“The best companies in the world should be able to set up shop in America, just as American companies have traditionally spread best practices around the world,” wrote Baily.
4. Reform Health Care
Slowing productivity growth is not the only economic issue that hasn’t been getting much attention in the presidential campaign. Health care policy is another, according to Brookings analysts.
That’s “unfortunate because the next president and Congress will face decisions about the future of the Affordable Care Act (ACA), the solvency of Medicare, and slowing the rising cost of health care in ways that contribute to better health,” wrote Alice Rivlin, former director of the CBO and vice chair of the Federal Reserve, now senior fellow, Economic Studies, Center for Health Policy at Brookings.
Moreover, health care now accounts for 18% of U.S. GDP, which makes it an important economic issue.
“Realistically, whichever party wins the White House will find themselves negotiating complex incremental changes in existing federal programs with representatives of the other party and a wide range of public and private stakeholders,” wrote Rivlin.
The two parties have diametrically opposing views of the ACA—Hillary Clinton favors the ACA but wants to reform it; Donald Trump wants to repeal it.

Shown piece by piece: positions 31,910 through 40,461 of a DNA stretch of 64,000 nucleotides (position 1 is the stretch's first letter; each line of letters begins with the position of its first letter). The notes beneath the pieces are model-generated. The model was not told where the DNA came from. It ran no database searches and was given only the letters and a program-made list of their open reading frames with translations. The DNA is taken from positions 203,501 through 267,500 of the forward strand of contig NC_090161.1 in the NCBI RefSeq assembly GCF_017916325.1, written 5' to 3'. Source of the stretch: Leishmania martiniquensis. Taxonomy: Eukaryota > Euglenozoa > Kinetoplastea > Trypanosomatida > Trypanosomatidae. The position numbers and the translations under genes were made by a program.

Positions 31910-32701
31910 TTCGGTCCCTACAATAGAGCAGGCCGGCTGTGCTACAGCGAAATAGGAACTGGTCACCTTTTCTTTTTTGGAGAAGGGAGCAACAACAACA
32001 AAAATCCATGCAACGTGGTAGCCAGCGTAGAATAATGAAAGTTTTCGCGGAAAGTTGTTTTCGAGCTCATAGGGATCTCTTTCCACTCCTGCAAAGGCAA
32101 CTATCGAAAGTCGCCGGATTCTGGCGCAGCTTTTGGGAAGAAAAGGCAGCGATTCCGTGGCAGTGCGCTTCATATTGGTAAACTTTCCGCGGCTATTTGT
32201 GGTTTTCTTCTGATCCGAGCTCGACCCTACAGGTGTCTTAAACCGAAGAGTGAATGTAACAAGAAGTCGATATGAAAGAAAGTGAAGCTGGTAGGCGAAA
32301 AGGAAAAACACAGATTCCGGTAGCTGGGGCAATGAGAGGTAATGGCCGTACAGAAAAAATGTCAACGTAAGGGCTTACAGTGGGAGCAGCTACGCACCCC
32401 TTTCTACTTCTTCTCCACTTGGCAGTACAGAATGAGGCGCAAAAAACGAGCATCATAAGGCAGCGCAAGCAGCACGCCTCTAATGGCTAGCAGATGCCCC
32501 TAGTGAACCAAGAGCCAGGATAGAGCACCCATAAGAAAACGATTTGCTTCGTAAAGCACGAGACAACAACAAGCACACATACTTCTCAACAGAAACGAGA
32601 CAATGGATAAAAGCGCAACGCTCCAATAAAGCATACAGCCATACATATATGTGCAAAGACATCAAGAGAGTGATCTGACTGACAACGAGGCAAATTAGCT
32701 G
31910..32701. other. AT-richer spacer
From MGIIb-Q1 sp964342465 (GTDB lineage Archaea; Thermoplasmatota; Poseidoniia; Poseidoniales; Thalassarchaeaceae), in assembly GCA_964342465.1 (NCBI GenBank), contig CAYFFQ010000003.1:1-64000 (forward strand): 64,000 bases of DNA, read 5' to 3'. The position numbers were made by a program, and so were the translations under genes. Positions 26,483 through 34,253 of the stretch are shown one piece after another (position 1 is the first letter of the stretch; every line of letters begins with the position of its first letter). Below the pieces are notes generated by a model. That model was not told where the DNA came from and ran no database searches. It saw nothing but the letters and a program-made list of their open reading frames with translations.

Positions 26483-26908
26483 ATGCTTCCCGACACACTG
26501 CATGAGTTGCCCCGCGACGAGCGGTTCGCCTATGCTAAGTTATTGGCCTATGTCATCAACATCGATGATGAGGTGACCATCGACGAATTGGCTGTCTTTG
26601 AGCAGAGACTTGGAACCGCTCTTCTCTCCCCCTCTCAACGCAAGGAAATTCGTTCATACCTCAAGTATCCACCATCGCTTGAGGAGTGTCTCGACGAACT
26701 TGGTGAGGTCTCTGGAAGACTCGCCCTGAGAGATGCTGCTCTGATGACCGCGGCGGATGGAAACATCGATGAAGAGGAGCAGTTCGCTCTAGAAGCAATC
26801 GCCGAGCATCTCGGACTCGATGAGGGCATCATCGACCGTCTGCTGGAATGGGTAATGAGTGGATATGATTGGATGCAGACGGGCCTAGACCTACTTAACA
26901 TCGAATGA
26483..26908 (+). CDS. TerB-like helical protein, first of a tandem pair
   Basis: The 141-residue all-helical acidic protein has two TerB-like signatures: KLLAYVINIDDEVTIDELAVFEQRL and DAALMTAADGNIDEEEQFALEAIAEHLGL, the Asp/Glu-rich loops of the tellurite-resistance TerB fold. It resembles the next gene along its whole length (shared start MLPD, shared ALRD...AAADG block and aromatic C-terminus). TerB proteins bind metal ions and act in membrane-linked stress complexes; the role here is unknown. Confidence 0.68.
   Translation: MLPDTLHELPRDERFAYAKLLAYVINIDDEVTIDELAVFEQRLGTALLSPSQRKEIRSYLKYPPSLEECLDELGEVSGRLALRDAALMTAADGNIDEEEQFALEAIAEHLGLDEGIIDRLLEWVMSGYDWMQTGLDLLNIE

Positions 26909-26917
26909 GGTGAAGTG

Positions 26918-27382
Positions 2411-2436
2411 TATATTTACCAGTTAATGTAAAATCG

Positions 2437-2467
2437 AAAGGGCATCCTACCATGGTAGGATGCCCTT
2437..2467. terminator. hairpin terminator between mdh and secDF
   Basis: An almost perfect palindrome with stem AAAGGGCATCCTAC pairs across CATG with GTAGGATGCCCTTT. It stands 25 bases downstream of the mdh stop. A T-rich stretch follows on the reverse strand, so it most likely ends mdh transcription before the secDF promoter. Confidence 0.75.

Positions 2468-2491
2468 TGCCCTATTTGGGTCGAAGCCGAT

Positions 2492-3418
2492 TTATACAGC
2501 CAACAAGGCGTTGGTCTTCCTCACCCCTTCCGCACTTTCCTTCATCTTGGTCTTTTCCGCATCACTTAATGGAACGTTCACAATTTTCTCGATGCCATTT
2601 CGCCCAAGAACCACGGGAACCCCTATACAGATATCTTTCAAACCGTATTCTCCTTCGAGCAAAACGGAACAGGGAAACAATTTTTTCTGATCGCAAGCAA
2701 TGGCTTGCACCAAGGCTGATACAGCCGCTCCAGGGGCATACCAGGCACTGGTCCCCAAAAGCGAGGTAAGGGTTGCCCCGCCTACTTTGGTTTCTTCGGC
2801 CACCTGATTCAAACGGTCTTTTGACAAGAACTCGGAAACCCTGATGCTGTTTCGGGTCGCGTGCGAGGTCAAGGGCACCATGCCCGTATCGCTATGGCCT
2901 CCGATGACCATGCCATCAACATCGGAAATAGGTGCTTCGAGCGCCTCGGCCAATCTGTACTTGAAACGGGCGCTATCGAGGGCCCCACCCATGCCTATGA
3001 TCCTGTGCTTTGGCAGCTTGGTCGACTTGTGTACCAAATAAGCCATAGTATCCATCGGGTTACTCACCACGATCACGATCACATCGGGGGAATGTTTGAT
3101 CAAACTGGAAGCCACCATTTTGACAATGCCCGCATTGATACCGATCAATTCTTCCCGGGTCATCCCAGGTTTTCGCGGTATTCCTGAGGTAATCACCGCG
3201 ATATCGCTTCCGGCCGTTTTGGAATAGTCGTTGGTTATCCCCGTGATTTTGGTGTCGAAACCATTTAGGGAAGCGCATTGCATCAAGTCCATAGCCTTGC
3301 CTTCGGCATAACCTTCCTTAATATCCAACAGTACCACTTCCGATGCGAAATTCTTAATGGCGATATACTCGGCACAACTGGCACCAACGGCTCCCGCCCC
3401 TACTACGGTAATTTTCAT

Still Rivlin is hopeful there can be compromise. “Health care is one of the few areas in which bipartisan cooperation has survived in the increasingly polarized Congress and even produced bipartisan legislation, such as the replacement of the unworkable Sustainable Growth Rate formula in Medicare with more powerful incentives to reward value rather than volume of health services.”
She advised the next president “to work hard to strengthen bipartisan cooperation in Congress” to preserve and enhance the ACA and Medicare. “There are no partisan magic bullets in health care—just hard work to make incremental progress,” wrote Rivlin.
Henry Aaron, however, noted that even if Clinton is elected, which would help ensure the survival of the ACA, the reforms she’s proposed such as a refundable tax credit for people with out-of-pocket medical expenses in excess of 5 % of income will likely be blocked if the Republicans retain control of both houses of Congress, or retain enough votes to sustain filibusters in the Senate.
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5. Fixing Social Security and Retirement Plans